Review: These boots are designed to be durable and supportive with aggressive traction, making them an excellent match for Iceland’s rugged environment.
They have a water-resistant suede upper and a full rubber rand that wraps the entire boot like a climbing shoe.
- Gore-Tex lining for breathable waterproofing.
- Vibram Alpine Approach outsole provides superior traction.
- Full rubber rand provides extra durability and protection from rocks and scree.
- Climbing style lacing starts at the toe for extra stability and security.
- The waterproofing is not as fail-safe as you would hope, but paired with gaiters and without being submerged in deep puddles, they would likely cope well with rain.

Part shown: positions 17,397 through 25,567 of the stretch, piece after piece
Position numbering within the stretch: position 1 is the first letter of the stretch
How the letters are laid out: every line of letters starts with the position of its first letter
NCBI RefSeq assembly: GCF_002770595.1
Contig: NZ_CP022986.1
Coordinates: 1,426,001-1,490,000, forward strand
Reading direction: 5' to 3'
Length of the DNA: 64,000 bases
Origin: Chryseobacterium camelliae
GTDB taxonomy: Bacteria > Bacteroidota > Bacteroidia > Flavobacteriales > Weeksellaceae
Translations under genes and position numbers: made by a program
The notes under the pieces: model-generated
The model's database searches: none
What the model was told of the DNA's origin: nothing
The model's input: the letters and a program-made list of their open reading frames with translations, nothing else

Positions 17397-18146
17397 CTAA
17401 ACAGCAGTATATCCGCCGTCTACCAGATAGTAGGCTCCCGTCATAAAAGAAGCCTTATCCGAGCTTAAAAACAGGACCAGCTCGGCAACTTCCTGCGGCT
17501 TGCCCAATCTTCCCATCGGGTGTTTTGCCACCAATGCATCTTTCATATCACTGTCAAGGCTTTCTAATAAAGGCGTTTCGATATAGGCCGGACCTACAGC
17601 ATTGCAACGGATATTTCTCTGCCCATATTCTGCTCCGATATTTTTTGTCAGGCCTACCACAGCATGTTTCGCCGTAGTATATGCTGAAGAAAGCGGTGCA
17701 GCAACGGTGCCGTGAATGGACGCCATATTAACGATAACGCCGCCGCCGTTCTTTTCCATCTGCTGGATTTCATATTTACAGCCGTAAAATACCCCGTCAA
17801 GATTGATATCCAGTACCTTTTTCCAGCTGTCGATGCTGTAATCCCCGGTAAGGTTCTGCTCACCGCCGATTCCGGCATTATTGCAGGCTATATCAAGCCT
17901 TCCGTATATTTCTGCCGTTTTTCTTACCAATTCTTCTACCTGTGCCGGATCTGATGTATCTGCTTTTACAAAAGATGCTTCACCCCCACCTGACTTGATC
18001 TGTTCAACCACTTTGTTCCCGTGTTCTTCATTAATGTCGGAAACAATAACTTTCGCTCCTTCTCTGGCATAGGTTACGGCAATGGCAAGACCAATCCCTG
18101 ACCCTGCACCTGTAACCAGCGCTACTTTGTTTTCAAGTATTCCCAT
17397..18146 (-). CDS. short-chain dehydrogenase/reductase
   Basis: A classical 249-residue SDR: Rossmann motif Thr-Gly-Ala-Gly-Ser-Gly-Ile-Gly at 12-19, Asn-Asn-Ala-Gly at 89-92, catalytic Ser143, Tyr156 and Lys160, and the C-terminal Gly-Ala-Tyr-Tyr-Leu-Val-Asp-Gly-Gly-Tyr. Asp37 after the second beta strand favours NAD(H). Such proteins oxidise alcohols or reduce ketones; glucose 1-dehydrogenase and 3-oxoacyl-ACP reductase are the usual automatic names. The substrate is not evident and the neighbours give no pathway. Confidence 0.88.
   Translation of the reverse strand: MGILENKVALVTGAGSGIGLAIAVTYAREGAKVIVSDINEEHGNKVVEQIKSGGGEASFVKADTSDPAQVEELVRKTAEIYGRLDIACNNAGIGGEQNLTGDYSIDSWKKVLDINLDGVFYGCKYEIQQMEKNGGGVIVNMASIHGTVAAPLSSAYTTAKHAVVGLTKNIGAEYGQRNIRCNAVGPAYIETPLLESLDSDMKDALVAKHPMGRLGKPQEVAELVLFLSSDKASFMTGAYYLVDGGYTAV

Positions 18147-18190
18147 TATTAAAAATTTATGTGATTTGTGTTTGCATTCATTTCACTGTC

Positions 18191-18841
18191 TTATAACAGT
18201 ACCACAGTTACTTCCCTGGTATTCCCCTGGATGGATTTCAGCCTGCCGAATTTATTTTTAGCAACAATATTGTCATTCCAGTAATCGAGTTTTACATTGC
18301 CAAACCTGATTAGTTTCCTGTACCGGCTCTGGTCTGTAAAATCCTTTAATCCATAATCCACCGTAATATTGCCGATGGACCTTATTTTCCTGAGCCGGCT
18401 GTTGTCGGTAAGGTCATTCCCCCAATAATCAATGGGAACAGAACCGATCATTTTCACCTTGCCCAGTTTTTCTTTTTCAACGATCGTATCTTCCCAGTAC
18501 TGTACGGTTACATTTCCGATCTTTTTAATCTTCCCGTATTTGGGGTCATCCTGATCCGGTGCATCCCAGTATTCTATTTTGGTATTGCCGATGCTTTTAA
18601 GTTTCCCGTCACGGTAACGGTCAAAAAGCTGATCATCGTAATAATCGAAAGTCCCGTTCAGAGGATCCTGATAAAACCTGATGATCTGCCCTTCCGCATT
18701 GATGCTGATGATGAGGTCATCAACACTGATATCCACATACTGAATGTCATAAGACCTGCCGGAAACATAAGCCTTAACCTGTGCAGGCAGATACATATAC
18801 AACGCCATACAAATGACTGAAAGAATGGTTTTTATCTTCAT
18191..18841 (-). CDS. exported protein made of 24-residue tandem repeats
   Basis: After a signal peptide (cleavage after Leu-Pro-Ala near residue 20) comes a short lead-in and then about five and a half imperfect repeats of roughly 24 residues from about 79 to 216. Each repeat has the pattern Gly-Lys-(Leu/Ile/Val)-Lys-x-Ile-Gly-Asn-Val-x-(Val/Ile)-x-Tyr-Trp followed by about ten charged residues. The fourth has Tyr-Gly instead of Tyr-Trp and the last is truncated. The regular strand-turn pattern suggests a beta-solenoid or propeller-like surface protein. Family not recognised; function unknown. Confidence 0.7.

Adidas Men’s Terrex GTX Hiking Boots
Review: These mid-height boots from Adidas are another boot designed with comfort in mind. They utilize Adidas’s running shoe technology in making a hiking boot that feels more like a running shoe, with a textile webbing upper, molded foam insole and adiPRENE midsole.
They won’t be quite as rugged as some of the more high-end boots but they’ll cope well with day hikes in Iceland.
- Waterproof Gore-Tex membrane.
- Adidas Traxion outsole.
- Lightweight and comfortable.
- Excellent cushioning.
- The textile upper won’t cope well with lots of exposure to Iceland’s lava fields.
Oboz Men’s Bridger BDRY Hiking Boots
Review: Oboz is a popular European brand of hiking boots. These boots are insulated with deep rubber tread and leather uppers.